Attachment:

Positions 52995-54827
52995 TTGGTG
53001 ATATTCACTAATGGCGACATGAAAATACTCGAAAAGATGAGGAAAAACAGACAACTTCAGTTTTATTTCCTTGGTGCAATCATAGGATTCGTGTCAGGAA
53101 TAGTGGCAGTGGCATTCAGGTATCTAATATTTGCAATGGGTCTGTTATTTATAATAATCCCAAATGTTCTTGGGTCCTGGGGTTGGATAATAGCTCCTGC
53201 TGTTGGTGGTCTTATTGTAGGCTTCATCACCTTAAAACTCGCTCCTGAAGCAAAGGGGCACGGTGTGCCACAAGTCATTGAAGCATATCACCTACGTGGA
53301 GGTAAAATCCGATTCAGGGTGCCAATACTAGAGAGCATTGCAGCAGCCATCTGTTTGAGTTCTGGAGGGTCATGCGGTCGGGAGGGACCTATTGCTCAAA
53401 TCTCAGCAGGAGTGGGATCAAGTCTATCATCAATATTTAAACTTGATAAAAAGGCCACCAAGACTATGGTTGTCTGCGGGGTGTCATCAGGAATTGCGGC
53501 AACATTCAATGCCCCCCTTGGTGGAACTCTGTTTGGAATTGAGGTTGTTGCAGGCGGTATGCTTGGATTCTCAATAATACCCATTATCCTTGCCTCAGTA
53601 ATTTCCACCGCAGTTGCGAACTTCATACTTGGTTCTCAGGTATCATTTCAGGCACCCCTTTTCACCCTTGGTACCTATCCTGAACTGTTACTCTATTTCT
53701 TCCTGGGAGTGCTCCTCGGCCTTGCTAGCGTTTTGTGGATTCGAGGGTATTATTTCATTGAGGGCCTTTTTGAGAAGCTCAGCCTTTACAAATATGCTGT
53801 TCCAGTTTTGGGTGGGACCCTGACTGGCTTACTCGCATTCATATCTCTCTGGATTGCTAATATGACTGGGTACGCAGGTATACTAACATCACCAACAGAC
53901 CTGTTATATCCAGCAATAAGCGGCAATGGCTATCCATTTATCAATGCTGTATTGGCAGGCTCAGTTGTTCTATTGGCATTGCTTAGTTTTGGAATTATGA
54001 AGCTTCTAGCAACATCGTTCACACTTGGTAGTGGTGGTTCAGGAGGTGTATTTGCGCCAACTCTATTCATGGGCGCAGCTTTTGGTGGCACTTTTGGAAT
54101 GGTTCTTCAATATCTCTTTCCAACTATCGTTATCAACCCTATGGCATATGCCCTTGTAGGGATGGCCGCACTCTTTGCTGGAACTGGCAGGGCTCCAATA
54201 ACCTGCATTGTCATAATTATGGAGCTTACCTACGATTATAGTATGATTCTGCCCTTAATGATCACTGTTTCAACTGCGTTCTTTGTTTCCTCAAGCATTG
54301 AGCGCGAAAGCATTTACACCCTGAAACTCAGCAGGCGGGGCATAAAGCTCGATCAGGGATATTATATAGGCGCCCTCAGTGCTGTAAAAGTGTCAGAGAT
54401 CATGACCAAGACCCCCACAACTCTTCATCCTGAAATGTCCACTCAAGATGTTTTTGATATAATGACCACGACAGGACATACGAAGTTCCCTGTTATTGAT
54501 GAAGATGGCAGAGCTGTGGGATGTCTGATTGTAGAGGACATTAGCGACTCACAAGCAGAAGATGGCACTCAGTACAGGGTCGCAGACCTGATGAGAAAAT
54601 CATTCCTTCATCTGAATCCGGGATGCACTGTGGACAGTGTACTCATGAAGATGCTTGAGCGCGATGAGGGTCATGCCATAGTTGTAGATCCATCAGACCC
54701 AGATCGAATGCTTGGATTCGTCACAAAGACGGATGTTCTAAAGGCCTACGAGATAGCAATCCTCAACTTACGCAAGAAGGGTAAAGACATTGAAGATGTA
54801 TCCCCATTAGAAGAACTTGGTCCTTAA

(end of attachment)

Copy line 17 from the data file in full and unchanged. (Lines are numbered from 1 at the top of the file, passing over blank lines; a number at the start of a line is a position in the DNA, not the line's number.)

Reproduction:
54401 CATGACCAAGACCCCCACAACTCTTCATCCTGAAATGTCCACTCAAGATGTTTTTGATATAATGACCACGACAGGACATACGAAGTTCCCTGTTATTGAT